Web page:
Byline: Elinando B Cinco
EUREKA!" and "Aha!" as expressions of a triumphant discovery are put forth as a result of hard work, collaboration, and the sifting from one seemingly bad idea to other probable good ideas.
Both emanate from someoneas mind working on a creative pursuit marked, obviously, by laborious processes. It certainly does not come in a magical flash.
Recent research and experiments revealed that innovation does not need unusual or unconventional thought methods as previously believed. Or, from solitary geniuses.
TIME magazine recently came up with a cover story entitled How To Sharpen Your Mind. One of the articles a" Hidden Secrets Of The Creative Mind a" is devoted on the socalled mental creativity and how innovation or imaginative processes are best achieved.
"Creative people just work harder at it," says the news magazine, quoting psychologist R. Keith Sawyer of the Washington University in the United States. He has authored a new book called Explaining Creativity: The Science Of Human Innovation.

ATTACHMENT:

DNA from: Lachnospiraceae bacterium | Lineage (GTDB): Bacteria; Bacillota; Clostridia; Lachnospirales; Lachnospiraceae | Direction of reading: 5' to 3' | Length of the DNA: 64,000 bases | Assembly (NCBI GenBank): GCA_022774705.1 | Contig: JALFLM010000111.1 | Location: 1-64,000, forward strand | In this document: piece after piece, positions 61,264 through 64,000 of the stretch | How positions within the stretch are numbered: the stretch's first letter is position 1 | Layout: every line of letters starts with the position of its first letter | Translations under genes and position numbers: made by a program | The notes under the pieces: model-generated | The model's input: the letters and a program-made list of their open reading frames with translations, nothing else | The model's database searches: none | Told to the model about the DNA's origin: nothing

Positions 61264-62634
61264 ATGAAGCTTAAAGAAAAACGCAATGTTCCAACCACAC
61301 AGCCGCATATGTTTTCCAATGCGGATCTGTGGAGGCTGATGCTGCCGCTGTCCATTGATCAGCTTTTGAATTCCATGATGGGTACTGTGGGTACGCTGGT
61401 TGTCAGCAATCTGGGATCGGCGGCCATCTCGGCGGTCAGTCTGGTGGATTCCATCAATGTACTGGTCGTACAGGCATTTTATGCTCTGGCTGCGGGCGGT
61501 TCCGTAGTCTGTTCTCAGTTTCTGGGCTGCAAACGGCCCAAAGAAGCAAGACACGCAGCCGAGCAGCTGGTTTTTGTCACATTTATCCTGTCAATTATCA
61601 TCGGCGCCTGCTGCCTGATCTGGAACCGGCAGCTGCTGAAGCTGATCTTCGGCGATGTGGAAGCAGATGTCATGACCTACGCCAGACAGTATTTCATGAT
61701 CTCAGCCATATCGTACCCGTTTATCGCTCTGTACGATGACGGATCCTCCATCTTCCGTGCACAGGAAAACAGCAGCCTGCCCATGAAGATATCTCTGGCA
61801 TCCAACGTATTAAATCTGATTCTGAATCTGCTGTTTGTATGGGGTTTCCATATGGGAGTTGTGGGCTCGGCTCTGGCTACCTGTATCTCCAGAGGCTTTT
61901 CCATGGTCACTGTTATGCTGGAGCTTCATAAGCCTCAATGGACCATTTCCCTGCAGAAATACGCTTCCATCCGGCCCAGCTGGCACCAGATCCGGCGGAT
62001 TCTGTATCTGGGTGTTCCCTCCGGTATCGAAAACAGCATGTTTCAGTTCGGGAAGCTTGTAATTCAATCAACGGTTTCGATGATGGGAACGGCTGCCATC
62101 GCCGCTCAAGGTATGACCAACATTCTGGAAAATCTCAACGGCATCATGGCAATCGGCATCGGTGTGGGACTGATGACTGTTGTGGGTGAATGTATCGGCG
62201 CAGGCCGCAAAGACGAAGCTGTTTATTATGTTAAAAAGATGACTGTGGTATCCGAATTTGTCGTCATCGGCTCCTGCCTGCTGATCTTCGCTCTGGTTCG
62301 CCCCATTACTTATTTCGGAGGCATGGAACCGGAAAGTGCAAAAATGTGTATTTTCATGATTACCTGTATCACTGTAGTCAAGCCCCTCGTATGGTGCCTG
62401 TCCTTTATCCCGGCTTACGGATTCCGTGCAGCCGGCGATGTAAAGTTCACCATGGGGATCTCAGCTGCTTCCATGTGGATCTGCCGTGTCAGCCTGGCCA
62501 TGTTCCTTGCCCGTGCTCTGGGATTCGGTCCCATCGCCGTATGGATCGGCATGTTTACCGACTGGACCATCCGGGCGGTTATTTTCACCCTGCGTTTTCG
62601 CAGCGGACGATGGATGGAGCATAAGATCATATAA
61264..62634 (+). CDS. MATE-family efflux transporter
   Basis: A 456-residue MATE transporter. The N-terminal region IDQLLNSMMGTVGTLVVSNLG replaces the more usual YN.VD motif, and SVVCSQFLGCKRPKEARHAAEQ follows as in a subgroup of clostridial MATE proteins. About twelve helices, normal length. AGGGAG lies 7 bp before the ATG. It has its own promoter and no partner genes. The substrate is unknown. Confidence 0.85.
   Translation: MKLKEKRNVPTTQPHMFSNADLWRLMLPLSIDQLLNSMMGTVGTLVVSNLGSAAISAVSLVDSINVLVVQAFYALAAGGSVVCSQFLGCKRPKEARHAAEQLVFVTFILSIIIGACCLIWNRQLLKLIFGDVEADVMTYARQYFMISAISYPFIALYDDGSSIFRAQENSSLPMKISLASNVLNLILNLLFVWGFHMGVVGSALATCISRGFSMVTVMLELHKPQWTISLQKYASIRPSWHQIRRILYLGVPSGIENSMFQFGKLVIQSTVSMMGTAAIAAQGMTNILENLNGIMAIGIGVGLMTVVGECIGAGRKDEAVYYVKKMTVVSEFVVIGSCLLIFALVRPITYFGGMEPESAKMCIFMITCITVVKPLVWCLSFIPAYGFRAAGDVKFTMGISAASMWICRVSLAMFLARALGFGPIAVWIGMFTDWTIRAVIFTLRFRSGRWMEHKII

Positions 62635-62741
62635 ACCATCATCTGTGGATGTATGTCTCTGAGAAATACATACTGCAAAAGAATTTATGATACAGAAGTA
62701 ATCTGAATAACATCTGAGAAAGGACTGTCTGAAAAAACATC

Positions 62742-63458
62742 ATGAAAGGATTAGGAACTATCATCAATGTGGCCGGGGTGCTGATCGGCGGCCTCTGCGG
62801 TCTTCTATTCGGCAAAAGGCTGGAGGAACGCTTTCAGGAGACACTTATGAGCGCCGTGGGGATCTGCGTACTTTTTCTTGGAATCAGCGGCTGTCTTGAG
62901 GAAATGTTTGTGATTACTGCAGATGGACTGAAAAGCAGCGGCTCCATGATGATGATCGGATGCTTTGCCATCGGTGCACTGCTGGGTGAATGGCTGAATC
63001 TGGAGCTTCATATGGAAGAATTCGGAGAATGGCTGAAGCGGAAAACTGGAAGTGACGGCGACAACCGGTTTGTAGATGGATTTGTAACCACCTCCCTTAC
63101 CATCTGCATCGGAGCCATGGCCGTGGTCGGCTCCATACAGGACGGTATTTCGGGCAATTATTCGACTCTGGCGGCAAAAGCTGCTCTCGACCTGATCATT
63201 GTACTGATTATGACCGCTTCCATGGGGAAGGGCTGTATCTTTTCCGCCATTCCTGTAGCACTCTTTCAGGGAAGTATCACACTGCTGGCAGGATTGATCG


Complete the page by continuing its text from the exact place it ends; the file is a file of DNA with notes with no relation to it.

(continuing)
The author shares some of his findings and suggests ways in which we can enhance our creativity not just in art, science or business but in everyday life," begins the feature article.
It also debunks what was previously thought of creativity coming suddenly as a magical burst.
Sawyer, in an extensive research for his book, discussed that the human brain is using the same mental building blocks used everyday, undergoing the same mental process as it works on a creative venture.
Many creative ideas come forth in many places or instances that trigger the emergence of imaginative ideas: At the bathtub, the bed, and while riding in a bus. (Local zealots may add two more Bs a" at the bar while drinking a bottle of beer.)
"We find that creativity happens not with one brilliant flash but in a chain reaction of many tiny sparks while executing an idea," says Sawyer, dissecting the creative process of people like the Wright brothers, Charles Darwin, T.S. Eliot, Jackson Pollock, and even business innovators like John Reed of Citigroup.
The author believes that collaboration is a key to coming up with good ideas. Gone are the mythical days that pictured a lone genius oozing with ideas.
"Look at what others in your field are doing. Brainstorm with people in different fields. …